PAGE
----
Say what you like about the French Revolutionaries but at least they had a poetic imagination. When they wanted a new name for October, they anticipated Keats and named the season of mists and mellow fruitfulness ‘Brumaire’, meaning ‘foggy’. Which is a lot more evocative, I think we can agree, than its current incarnation under the new politically correct Terror: Stoptober.
Stoptober. Geddit? That’s ‘-ober’, as in the second half of ‘October’, with the word ‘Stop’ cunningly positioned where the ‘Oct’ would normally be. And what marketing genius was responsible for this rebranding? Why, someone from an Orwellian body which you’d probably much prefer didn’t exist, let alone to have to fund with your taxes. Public Health England.
So far, according to the official Stoptober website, more than a quarter of a million people have signed up to the pledge. Instead of doing what any normal person would — numbing the miseries of the end of summer by upping their consumption of booze, nicotine and suchlike — they have vowed to ruin their entire month with cravings, irritability, mood swings, restless fingers, insomnia and boredom by giving up smoking for 28 days.
Here’s one of the alleged participants, explaining his motivation: ‘I gave up smoking cos it’s really bad for your kids’ health to smoke with them in the back of the car. So when I quit the ciggies it felt great to be able to drive the kids around without ’em on the roof rack.’
His name is ‘Lee Nelson’ which, I learn from the interweb, is the alter ego of a former medical doctor turned stand-up comedian called Simon Brodkin. Is it just me — or is observational stand-up not what it used to be? I mean, comedy, I thought was a) meant to challenge the nanny state’s authority not endorse it b) impart some truth about the world (yeah right, smoking in cars with children in the back is, like, totally one of the great issues of our time, about which we all agonise A LOT) and c) be funny. But maybe that’s why I’m not a successful stand-up myself. I’m just not in tune with the times.
And the times, if Lee Nelson and his abstainer-miserablist pals are right, appear to have grown very depressing indeed. In the bad old days — where reprobates like me still live — there were these things called individuality and personal responsibility. If you drank or smoked, you accepted that there were consequences. In return for the pleasures of the sociable altered state brought on by your mild addiction to booze or nicotine, you understood that you might die horribly of cancer or cirrhosis or in a hideous car crash. Your life, your call.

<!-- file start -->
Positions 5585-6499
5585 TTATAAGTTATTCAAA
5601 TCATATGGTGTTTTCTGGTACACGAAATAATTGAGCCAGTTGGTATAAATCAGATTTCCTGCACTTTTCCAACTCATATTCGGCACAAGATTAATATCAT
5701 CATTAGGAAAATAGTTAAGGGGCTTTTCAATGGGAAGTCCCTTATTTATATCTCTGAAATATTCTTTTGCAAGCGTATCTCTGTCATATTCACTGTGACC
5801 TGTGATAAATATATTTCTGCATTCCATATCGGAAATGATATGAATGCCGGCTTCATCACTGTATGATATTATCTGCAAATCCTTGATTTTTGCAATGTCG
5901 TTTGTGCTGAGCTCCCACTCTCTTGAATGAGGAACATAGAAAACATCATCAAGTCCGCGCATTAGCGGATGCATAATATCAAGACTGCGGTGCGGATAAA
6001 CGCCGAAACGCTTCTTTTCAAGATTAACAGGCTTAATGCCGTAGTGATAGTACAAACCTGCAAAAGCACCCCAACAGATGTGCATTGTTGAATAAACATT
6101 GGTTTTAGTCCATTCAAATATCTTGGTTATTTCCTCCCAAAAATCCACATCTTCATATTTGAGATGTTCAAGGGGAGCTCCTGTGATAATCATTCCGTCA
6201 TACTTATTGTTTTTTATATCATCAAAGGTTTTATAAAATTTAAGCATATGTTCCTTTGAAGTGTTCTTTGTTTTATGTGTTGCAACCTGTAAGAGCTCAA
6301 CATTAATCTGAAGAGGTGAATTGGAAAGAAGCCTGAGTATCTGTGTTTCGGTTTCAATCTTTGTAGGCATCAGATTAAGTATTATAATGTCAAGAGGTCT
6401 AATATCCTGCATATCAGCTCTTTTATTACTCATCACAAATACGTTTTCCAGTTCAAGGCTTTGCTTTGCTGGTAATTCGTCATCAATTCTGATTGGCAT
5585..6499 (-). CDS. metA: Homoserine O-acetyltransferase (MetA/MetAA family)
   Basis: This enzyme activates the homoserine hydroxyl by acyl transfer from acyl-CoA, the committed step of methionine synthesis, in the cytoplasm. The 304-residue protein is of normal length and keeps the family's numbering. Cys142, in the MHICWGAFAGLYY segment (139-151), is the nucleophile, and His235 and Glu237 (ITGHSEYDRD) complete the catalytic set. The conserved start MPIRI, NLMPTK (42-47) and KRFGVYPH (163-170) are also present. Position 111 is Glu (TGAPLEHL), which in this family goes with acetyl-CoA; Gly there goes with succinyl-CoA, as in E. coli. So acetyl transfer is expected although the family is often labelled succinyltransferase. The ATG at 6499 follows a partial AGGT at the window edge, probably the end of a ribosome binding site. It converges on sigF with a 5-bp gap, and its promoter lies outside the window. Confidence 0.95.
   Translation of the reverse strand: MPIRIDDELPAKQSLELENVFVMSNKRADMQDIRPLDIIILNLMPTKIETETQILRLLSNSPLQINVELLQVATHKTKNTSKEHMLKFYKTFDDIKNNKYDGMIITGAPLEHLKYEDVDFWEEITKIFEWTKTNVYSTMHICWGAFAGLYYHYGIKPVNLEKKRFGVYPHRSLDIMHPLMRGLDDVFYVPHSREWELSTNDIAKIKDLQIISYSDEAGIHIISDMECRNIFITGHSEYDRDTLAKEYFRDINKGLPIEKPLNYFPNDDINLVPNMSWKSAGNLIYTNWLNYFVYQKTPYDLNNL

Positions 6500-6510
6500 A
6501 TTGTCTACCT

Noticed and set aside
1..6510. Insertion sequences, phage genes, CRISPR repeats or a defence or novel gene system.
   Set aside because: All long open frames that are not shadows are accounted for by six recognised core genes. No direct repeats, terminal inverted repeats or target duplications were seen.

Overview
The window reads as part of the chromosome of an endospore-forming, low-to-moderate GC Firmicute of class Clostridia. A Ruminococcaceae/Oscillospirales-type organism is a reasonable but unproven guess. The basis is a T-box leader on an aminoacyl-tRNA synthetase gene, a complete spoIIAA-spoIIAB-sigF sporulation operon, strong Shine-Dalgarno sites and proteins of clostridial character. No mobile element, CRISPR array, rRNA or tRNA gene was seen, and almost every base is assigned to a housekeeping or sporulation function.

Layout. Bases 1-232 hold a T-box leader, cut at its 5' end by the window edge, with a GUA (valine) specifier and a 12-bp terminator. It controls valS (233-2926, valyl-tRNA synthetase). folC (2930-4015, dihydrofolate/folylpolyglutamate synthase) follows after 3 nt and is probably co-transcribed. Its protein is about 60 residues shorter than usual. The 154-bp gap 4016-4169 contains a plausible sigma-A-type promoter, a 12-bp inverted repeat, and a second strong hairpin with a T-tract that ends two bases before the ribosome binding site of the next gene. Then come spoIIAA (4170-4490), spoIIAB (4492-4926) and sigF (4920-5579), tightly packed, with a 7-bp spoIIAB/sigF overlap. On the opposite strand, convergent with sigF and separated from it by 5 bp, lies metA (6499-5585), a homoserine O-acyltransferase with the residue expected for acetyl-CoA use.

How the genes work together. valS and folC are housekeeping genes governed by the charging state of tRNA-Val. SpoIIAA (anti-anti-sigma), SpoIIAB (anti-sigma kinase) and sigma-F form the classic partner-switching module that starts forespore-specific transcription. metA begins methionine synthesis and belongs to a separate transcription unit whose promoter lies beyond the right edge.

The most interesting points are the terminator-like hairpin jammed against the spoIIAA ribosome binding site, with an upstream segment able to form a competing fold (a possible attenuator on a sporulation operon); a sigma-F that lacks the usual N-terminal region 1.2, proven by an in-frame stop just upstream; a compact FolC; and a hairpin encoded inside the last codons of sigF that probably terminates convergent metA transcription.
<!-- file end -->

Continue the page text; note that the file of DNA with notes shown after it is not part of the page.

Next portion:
What you certainly didn’t expect or demand was that Big Hand of government would be there at every turn to wipe your bottom for you with schemes like the one currently being rolled out — at your expense, of course — by the NHS, whereby if you think you drink a bit too much, your nice doctor will prescribe you a magic pill which forces you to consume alcohol within the ‘safe’ limits decided for you by the men from the ministry who know best.
Nor, if you were a smoker, did you have to be protected from your cravings by having all packs of ciggies hidden from public view in a special naughty cabinet. Or by offputting pictures of tumours and tar-encrusted lungs. Such measures, you would not unreasonably have thought, are not just patronising and infantilising but also an insidious assault on liberty and free will: the sort of thing you’d fully expect in a place like Nazi Germany (the first regime to ban smoking on public transport) but most definitely not in the land of John Wilkes, George Orwell and Howard Marks….
I suppose I should have known it was all over when Jeremy Clarkson surrendered at the time of the smoking ban. He didn’t mind the government’s dishonest, undemocratic and illiberal assault on property rights and personal freedom, he cheerfully explained, because as a weak-willed smoker himself he rather liked the decision being taken out of his hands.
‘Et tu, Jeremy?’ I thought, because even though he’s not necessarily the greatest of public intellectuals, I had imagined that he would instinctively have understood the basic point: government is there to preserve the rule of law, protect property rights, guarantee the defence of the realm. It really isn’t there to prevent, say, the owner of a private club from allowing his membership to enjoy a postprandial puff of a weed which harms no one but themselves.
But we’re all communitarians, now, apparently — even Clarkson, even Boris Johnson, who recently chose to dedicate large chunks of his Tory conference speech not to the bracing pleasures of free markets and free will, but to the virtues of lavish state spending. The time is fast approaching, I fear, when I may be the only classical liberal left on earth. Unless, perhaps, I can persuade a few of you to join me in sticking up for the old values, even at the cost of our lives.
Let’s start by reclaiming October. October, let us remind ourselves, has one purpose and one purpose only: it is nature’s way of telling you that the cubbing season is in full cry. No abstinence is required. Quite the opposite in fact. It can be cold and boring, sitting on a horse by the side of a wood waiting for something to happen. That’s why you need fags, to make the time pass. And booze — plenty of it, in every variety from sloe gin to cherry brandy — to keep you warm, and give you the necessary Dutch courage in the unlikely event of a ‘Tally ho!’
It’s either that or Stoptober and its grisly relative Octsober. Your call, freedom lovers.
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